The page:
THIRUVANANTHAPURAM: Until recently, the committee on the manner of labelling of pesticides as per toxicity has been bright red, bright yellow, bright blue and bright green in India.
But now a new colour, orange, has been recommended by the Central Insecticides Board and Registration Committee (CIB&RC) under the Union agriculture department.
But the agriculture scientists in the state are not aware why there has been a new classification and is apprehensive whether it will help the people or not.
It was the meeting convened by the Central Insecticides Board (CIB) held during early 2016 which urged that an expert committee should make amendments in the toxicity classification.
Their report was considered at the CIB meeting held during May this year where their recommendations were sent out to the stakeholders.
Toxicity level is undertaken on rats where lethal dose (LD) is maintained in such a manner to kill 50 per cent of the test animals. A senior agricultural scientist of Kerala Agriculture University, Vellayani, said that when Endosulfan was banned, three concentrations were tried on rats with varying doses. “We checked whether the farmer who sprays Endosulfan on plantations will face any kind of itching or uneasiness if the pesticide touches his body. Then we will be checking the toxicity level of red (less than 50 mg/kg, yellow (51 – 500 mg/kg), blue (501 – 5000 mg/kg and green (greater than 5000 mg/kg),” he told DC.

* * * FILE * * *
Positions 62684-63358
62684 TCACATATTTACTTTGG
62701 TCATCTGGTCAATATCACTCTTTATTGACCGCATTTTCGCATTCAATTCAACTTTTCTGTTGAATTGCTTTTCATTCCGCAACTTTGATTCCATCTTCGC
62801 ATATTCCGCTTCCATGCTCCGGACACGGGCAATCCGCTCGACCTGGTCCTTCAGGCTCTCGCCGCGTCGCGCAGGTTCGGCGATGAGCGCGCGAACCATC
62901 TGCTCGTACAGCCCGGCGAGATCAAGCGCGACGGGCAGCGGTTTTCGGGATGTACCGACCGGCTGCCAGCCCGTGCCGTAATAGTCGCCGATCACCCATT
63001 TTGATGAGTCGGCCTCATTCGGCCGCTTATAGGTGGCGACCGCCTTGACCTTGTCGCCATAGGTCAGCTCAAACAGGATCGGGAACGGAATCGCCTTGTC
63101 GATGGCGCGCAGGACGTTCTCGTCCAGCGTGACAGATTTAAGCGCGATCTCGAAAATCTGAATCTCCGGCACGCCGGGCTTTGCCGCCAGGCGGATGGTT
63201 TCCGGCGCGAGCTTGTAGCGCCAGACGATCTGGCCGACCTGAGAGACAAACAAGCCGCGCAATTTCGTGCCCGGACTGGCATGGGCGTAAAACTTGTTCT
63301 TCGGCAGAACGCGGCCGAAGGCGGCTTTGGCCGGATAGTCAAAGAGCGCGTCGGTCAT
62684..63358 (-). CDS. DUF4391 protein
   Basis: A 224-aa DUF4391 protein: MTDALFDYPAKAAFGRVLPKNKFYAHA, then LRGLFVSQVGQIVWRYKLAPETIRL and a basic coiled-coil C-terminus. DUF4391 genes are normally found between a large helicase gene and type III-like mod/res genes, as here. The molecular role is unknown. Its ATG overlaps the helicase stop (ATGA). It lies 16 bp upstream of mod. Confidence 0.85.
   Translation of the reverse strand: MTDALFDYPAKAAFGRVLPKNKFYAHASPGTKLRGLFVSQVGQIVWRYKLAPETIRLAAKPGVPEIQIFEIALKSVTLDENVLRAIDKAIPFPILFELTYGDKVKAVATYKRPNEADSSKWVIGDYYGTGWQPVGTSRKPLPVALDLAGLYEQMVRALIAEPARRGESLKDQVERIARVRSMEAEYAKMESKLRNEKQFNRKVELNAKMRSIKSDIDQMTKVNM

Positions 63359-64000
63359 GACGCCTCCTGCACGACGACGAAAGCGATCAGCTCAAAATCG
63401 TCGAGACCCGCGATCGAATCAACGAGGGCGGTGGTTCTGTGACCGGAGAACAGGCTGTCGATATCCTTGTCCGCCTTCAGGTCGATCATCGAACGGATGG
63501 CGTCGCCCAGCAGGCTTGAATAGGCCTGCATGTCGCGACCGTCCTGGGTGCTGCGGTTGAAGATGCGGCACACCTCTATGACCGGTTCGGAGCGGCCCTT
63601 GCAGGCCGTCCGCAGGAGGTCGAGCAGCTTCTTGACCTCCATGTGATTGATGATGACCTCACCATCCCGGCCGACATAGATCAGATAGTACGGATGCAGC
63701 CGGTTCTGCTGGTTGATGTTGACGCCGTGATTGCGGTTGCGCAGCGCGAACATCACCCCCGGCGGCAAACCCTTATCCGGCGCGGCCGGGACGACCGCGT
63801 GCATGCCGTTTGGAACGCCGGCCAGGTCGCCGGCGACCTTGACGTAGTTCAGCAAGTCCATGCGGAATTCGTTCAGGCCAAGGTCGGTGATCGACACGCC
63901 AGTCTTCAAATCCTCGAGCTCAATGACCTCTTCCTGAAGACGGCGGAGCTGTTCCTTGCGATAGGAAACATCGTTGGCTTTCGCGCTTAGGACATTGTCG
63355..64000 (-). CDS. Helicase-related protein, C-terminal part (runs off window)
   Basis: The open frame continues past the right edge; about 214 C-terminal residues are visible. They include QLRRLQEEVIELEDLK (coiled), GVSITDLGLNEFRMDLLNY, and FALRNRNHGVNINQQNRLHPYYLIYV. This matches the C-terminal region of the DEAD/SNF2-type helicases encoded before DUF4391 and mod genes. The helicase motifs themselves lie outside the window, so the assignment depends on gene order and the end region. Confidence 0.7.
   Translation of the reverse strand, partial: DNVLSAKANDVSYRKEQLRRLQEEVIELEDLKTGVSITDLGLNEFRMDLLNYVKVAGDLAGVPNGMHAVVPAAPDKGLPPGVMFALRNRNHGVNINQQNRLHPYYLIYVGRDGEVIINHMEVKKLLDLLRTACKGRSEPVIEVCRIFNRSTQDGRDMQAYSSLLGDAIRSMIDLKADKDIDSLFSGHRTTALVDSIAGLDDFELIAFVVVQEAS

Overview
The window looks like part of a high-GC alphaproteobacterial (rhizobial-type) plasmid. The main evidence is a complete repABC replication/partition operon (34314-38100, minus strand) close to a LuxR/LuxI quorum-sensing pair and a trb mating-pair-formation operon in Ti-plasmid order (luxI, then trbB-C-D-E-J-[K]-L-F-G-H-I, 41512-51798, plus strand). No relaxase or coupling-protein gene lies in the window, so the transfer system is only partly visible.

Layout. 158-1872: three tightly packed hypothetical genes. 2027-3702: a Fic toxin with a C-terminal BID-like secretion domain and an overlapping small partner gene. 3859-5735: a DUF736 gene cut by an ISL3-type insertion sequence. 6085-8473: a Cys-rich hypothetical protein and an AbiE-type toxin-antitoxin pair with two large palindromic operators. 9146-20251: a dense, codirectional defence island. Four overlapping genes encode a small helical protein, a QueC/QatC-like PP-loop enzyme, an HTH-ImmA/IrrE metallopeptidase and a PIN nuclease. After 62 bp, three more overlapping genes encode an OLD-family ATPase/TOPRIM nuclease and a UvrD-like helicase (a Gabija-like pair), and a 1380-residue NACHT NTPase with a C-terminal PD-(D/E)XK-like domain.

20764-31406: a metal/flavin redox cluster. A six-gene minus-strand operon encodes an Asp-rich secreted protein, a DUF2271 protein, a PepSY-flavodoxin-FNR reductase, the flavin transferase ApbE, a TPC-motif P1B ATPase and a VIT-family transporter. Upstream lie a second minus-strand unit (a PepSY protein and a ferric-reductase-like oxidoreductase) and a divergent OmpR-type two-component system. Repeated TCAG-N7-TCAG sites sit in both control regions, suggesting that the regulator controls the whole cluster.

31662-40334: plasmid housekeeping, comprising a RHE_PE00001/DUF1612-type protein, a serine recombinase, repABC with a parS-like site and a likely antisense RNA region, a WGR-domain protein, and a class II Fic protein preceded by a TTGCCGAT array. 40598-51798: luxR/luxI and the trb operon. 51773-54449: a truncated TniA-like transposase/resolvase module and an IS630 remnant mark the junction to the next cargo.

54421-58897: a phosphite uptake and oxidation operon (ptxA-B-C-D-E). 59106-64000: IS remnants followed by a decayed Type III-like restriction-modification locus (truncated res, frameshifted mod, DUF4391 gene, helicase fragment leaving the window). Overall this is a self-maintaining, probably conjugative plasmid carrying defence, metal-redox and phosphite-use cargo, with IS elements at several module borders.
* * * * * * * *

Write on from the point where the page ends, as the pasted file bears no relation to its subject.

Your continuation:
But now along with the existing yellow, a new classification with orange colour has been added on the toxicity level.
Earlier, there was an accepted policy of the Union government that only blue and green are safer to be propagated. “We are in the dark as to how this will benefit the people by bringing orange under the second category where one portion has been extracted from the blue classification,” he added....